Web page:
What's the filter number I need for infrared-like effect?

Discussion in 'Digital SLR' started by John Candy, Jan 15, 2008.

  1. John Candy

    John Candy Guest

    There is a filter you can get for digital cameras that gives a similar
    effect to infrared photography. I would like to buy one but forgot the
    filter number. I've done a little infrared photography in the past with 35mm
    and really like the effect. My calendar from last year was haunted places
    done in infrared by Simon Marsden. I like his work a lot. Are these filters
    very good or just a cheap trick and not like infrared photography at all?
     
    John Candy, Jan 15, 2008
    #1
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  2. John Candy

    RichA Guest

    89 or 90. You can actually buy tailored cut off filters from this
    site:
    Prices seem reasonable.

    http://www.maxmax.com/aXNiteFilters.htm
     
    RichA, Jan 15, 2008
    #2
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  3. Nashville Cat, Jan 15, 2008
    #3
  4. John Candy

    Frank Arthur Guest

    You don't have to spend big bucks to convert your digital camera to
    Infrared. All you need is a filter. Check Google for "Hoya" or "B&W"
    filters for Infrared information to select the right filter.
     
    Frank Arthur, Jan 15, 2008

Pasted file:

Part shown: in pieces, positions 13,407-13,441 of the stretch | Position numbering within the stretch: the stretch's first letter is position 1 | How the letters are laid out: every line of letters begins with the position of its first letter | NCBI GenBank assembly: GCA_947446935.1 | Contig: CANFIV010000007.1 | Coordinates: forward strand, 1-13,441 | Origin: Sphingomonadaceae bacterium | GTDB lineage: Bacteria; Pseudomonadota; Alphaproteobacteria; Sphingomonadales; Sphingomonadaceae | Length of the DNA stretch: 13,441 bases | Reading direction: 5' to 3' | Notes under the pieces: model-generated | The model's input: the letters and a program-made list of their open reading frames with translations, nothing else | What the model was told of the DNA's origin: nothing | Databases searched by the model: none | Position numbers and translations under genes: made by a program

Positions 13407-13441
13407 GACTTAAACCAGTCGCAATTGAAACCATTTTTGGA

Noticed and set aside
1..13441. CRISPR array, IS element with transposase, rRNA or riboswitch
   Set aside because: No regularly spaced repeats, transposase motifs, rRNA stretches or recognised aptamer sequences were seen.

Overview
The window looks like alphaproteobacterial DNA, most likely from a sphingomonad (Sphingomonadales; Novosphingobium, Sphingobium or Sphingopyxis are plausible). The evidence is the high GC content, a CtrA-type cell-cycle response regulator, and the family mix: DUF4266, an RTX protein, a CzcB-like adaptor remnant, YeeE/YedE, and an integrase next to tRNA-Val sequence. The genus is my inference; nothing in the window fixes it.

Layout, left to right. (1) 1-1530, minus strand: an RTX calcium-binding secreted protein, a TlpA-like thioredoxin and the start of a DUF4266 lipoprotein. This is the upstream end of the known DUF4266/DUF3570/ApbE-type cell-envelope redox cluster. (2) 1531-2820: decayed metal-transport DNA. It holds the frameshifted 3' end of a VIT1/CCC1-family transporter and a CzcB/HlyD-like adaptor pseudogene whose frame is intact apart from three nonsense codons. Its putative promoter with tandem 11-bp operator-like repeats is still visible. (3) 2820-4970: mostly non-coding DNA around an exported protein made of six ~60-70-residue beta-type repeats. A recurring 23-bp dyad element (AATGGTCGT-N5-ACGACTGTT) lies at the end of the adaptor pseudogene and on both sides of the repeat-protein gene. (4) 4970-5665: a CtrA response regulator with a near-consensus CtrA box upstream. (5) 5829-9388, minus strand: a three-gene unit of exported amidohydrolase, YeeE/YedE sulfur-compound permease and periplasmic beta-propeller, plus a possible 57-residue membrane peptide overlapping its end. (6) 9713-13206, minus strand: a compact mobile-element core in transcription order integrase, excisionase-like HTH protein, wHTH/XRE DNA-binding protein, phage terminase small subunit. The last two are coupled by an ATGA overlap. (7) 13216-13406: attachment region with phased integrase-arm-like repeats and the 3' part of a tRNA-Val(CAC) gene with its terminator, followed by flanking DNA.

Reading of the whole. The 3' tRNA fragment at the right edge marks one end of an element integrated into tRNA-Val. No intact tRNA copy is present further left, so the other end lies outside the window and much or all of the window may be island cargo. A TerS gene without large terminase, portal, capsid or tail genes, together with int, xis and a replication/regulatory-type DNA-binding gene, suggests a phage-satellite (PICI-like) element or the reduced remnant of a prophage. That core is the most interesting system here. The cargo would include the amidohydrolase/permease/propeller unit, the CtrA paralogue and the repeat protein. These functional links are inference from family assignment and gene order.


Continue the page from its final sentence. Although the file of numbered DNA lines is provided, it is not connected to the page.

#4
  5. John Candy

    RichA Guest

    RichA, Jan 15, 2008
    #5
  6. John Candy

    RichA Guest

    I think the Sigma might be a good choice for an IR camera as well.
    Just unscrew the front filter from the camera.
     
    RichA, Jan 15, 2008
    #6
  7. John Candy

    ____ Guest

    Its that thingy. If you figure it out,.. it's that cool thingy.

    Some cameras won't allow the use of just a 89B,...the way to test is
    with a Television remote. If you can photograph the red beam your camera
    will work.
     
    ____, Jan 16, 2008
    #7
  8. They're not a cheap trick, they are real IR photography, but they're not
    problem-free.

    There are a variety of names for these things, but "R-64" is a deep red and
    "R-72" cuts out pretty much everything but the IR.

    Digital sensors have an IR-block filter to prevent the color rendition from
    getting messed up by IR, which the individual color filters on the sensor
    don't block very well, so IR sensitivity is low, and you'll need to use a
    tripod and very long exposures. The camera's meter will probably be way off:
    use manual mode, shoot a test shot, look at the histogram, adjust exposure,
    and shoot again.

    David J. Littleboy
    Tokyo, Japan
     
    David J. Littleboy, Jan 17, 2008
    #8
  9. John Candy

    Jaja Guest

    I have one infra red filter that I want to sell. this a never used , never
    mounted on a camera 77mm filter infra red, it reads B+W 77 092 IR 20-40x
    quite professional quality.
    are you interested?
     
    Jaja, Jan 17, 2008
    #9
  10. John Candy

    Chris Savage Guest

    No thanks.
     
    Chris Savage, Jan 17, 2008
    #10
  11. John Candy

    John Candy Guest

    Thanks to all that gave serious replies. Need all the info I need now.
     
    John Candy, Jan 18, 2008
    #11
  12. They are not trick filters, but real IR-pass filters.
    There are several, check out:
    http://hannemyr.com/photo/ir.html#filters

    Hoya R72 is a good one to start with (cheap, and widely available).
     
    Gisle Hannemyr, Jan 20, 2008
    #12
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